Stories
Slash Boxes
Comments

SoylentNews is people

Submission Preview

Link to Story

Can A Technology Called RAG Keep AI Models From Making Stuff Up?

Accepted submission by Arthur T Knackerbracket at 2024-06-06 15:59:04
Software

--- --- --- --- Entire Story Below - Must Be Edited --- --- --- --- --- --- ---

Arthur T Knackerbracket has processed the following story [arstechnica.com]:

[Editor's Note: RAG: retrieval-augmented generation]

We’ve been living through the generative AI boom [arstechnica.com] for nearly a year and a half now, following the late 2022 release of OpenAI’s ChatGPT. But despite transformative effects on companies’ share prices, generative AI tools powered by large language models (LLMs) still have major drawbacks that have kept them from being as useful as many would like them to be. Retrieval augmented generation, or RAG, aims to fix some of those drawbacks.

Perhaps the most prominent drawback of LLMs is their tendency toward confabulation [arstechnica.com] (also called “hallucination”), which is a statistical gap-filling phenomenon AI language models produce when they are tasked with reproducing knowledge that wasn’t present in the training data. They generate plausible-sounding text that can veer toward accuracy when the training data is solid but otherwise may just be completely made up.

Relying on confabulating AI models gets people and companies in trouble, as we’ve covered in the past. In 2023, we saw two instances [arstechnica.com] of lawyers citing legal cases, confabulated by AI, that didn’t exist. We’ve covered claims against OpenAI [arstechnica.com] in which ChatGPT confabulated and accused innocent people of doing terrible things. In February, we wrote about Air Canada’s customer service chatbot inventing a refund policy [arstechnica.com], and in March, a New York City chatbot was caught confabulating [arstechnica.com] city regulations.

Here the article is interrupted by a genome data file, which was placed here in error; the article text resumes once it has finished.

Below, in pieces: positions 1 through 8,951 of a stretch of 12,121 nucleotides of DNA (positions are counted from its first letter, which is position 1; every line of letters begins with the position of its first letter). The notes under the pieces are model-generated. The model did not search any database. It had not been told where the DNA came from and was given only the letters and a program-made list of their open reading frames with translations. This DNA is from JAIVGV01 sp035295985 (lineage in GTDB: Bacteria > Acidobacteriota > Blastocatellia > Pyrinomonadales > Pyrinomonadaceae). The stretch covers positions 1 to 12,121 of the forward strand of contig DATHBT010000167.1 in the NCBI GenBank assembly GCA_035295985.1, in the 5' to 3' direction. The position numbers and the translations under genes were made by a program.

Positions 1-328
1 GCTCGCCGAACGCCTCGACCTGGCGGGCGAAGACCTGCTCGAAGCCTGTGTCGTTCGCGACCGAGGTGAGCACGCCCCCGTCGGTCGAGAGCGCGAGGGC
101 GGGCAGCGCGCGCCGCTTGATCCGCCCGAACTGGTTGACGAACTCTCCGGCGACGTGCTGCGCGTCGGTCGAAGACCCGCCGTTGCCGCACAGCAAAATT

So if generative AI aims to be the technology that propels humanity into the future, someone needs to iron out the confabulation kinks along the way. That’s where RAG comes in. Its proponents hope the technique will help turn generative AI technology into reliable assistants that can supercharge productivity without requiring a human to double-check or second-guess the answers.

“RAG is a way of improving LLM performance, in essence by blending the LLM process with a web search or other document look-up process” to help LLMs stick to the facts, according to Noah Giansiracusa, associate professor of mathematics at Bentley University.

Let's take a closer look at how it works and what its limitations are.

Although RAG is now seen as a technique to help fix issues with generative AI, it actually predates ChatGPT. Researchers coined the term in a 2020 academic paper [arxiv.org] by researchers at Facebook AI Research (FAIR, now Meta AI Research), University College London, and New York University.

As we've mentioned, LLMs struggle with facts. Google’s entry into the generative AI race, Bard, made an embarrassing error [arstechnica.com] on its first public demonstration back in February 2023 about the James Webb Space Telescope. The error wiped around $100 billion off the value of parent company Alphabet. LLMs produce the most statistically likely response based on their training data and don’t understand anything they output, meaning they can present false information that seems accurate if you don't have expert knowledge on a subject.

LLMs also lack up-to-date knowledge and the ability to identify gaps in their knowledge. “When a human tries to answer a question, they can rely on their memory and come up with a response on the fly, or they could do something like Google it or peruse Wikipedia and then try to piece an answer together from what they find there—still filtering that info through their internal knowledge of the matter,” said Giansiracusa.

But LLMs aren’t humans, of course. Their training data can age quickly, particularly in more time-sensitive queries. In addition, the LLM often can’t distinguish specific sources of its knowledge, as all its training data is blended together into a kind of soup.

In theory, RAG should make keeping AI models up to date far cheaper and easier. “The beauty of RAG is that when new information becomes available, rather than having to retrain the model, all that’s needed is to augment the model’s external knowledge base with the updated information,” said Peterson. “This reduces LLM development time and cost while enhancing the model’s scalability.”


Original Submission